Shane Smeltz and Winston Reid are being lined up to join skipper Ryan Nelsen as the three over-age players in the New Zealand football squad to compete at the London Olympics.
The New Zealand men's and women's teams were today confirmed for the London Games without the controversy of four years ago when their inclusion became the subject of considerable debate.
A lot has happened in that time, not least the All Whites' impressive showing at the 2010 World Cup when they returned home with three draws.
The 18-strong squads will be named in the middle of June but Nelsen and Rebecca Smith were named as the respective captains and New Zealand men's coach Neil Emblen wants to add striker Smeltz and defender Reid to his side - the men's competition is an under-23 tournament but each country is allowed three overage players.
Nelsen played at the last Olympics in Beijing and was a natural choice to lead a side that will have a strong All Whites flavour. Chris Wood, Marco Rojas, Kosta Barbarouses, Tommy Smith, Jake Gleeson and Greg Draper have all played for the senior side and Nelsen, Smeltz and Reid would add considerable depth and experience.
Most of those players will play for the All Whites in their first stage of World Cup qualifying in the Solomon Island in June, which finishes three days before the Olympic teams need to be confirmed. This give Emblen the luxury of assessing form and fitness but he's fairly certain on which overage players he wants to add.
"Shane Smeltz is in great form," said Emblen, who will be joined by All Whites boss Ricki Herbert at the Olympics. "I have always admired him. Although we have three to four other strikers in the All Whites frame as well, he's definitely a player I am looking at. Winston is back and playing at a high level. Those are the other two players I would really like to get."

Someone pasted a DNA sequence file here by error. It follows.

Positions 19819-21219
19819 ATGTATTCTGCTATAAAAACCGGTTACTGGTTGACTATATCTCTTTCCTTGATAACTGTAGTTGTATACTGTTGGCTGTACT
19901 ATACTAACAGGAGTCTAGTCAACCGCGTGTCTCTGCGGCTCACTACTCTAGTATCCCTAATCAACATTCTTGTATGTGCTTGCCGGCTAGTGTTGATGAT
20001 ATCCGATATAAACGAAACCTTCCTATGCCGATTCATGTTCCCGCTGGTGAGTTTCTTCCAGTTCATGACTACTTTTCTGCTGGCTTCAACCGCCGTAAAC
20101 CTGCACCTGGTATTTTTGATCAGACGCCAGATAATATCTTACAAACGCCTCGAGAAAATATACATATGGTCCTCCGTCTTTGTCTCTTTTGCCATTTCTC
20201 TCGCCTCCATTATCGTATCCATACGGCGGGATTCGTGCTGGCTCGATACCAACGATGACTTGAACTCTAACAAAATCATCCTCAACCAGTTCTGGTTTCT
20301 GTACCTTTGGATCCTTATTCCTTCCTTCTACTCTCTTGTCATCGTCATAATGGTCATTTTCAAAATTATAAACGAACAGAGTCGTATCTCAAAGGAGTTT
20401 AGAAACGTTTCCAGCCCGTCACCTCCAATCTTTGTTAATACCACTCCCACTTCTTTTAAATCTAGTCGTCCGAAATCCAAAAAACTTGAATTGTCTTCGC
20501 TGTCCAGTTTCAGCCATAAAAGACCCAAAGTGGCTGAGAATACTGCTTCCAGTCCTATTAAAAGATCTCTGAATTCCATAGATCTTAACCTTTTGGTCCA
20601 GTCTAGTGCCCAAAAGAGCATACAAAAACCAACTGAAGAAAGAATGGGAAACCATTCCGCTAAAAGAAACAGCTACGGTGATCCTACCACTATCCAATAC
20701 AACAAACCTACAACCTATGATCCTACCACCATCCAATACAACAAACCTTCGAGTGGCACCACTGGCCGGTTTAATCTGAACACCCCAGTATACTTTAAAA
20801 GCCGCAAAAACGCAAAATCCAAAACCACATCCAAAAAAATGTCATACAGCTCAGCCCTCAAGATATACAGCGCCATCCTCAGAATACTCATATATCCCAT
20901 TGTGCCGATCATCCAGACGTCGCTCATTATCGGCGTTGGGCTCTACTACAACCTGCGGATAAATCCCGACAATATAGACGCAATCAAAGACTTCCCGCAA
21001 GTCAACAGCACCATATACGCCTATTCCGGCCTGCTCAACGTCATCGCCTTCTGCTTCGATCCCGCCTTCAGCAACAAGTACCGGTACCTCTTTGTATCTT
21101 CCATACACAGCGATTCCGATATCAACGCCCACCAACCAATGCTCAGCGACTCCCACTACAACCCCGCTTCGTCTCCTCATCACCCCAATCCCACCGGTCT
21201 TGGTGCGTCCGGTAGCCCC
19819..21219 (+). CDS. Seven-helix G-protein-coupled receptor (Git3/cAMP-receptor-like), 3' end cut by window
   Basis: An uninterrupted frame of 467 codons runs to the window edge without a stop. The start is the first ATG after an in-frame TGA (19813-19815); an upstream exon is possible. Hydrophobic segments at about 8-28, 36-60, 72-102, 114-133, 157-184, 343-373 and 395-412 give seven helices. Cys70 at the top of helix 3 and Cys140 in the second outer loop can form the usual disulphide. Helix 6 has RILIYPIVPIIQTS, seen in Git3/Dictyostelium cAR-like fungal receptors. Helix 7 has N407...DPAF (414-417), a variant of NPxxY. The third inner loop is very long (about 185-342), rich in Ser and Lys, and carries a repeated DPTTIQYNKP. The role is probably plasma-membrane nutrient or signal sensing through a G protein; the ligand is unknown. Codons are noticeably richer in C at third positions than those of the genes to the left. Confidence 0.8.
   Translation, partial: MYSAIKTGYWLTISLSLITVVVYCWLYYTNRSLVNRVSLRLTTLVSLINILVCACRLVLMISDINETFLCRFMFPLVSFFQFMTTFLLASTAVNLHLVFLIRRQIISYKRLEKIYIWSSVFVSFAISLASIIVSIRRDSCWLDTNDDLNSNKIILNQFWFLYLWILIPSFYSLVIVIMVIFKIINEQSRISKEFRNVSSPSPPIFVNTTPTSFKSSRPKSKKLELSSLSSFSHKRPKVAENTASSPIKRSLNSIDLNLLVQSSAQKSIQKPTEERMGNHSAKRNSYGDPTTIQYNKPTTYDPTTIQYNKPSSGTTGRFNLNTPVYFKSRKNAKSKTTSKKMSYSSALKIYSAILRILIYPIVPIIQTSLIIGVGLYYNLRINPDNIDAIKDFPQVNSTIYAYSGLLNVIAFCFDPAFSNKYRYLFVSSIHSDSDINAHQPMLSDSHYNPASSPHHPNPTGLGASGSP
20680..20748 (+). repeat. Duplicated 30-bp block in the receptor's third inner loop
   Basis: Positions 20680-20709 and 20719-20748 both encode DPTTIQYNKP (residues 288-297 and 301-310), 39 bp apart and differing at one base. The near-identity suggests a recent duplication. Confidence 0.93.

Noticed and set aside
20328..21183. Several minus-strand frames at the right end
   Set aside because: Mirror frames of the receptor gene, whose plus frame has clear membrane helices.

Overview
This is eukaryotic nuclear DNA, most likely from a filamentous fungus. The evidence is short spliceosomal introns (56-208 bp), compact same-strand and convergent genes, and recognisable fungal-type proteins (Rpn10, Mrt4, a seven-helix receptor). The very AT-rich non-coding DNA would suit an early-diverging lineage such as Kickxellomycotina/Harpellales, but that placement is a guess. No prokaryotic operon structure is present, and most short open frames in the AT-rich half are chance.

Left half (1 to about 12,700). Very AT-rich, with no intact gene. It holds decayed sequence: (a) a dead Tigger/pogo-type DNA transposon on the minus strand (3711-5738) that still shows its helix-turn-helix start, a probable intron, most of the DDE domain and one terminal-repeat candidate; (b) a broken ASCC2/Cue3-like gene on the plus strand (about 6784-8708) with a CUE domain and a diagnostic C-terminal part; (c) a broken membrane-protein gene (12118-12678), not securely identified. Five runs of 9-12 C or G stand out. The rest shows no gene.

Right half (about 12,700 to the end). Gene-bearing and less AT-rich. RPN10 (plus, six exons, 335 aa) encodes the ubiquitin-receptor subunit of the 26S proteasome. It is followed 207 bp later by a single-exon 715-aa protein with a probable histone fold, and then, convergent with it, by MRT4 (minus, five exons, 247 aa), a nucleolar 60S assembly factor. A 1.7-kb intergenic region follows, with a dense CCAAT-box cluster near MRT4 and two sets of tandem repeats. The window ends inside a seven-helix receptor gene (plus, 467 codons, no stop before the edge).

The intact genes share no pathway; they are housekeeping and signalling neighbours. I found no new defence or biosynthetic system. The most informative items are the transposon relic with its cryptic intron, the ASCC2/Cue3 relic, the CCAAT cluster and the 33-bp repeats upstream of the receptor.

The Olympic draw will be made in London next Tuesday night and will have a considerable bearing on how the two New Zealand teams could go.
The women's side have been strong performers on the international scene over the past couple of years and have set the lofty target of winning a medal.
They came within five minutes of upsetting the US in February, when they led the world No 1 side until the 89th minute before conceding two late goals, and it has fuelled their belief they can do more than compete.
Like the men, they are also stacked with overseas professionals and have also beaten the likes of Italy and drawn with England and the Netherlands in the past couple of years.
"That's how we are preparing, to be in and among those medals," women's coach Tony Readings said. "I would rather prepare that way and be wrong than not prepare that way. For us, we were so close to beating America who are No 1 in the world. If we can win those sorts of games, we could be playing for a medal."
The women's squad are hoping to confirm two games against China and Australia in June before taking part in a six-team tournament in Switzerland. The men's side have the luxury of the All Whites campaign but they are also hopeful of playing in a four-team tournament in Spain against other Olympic-bound sides.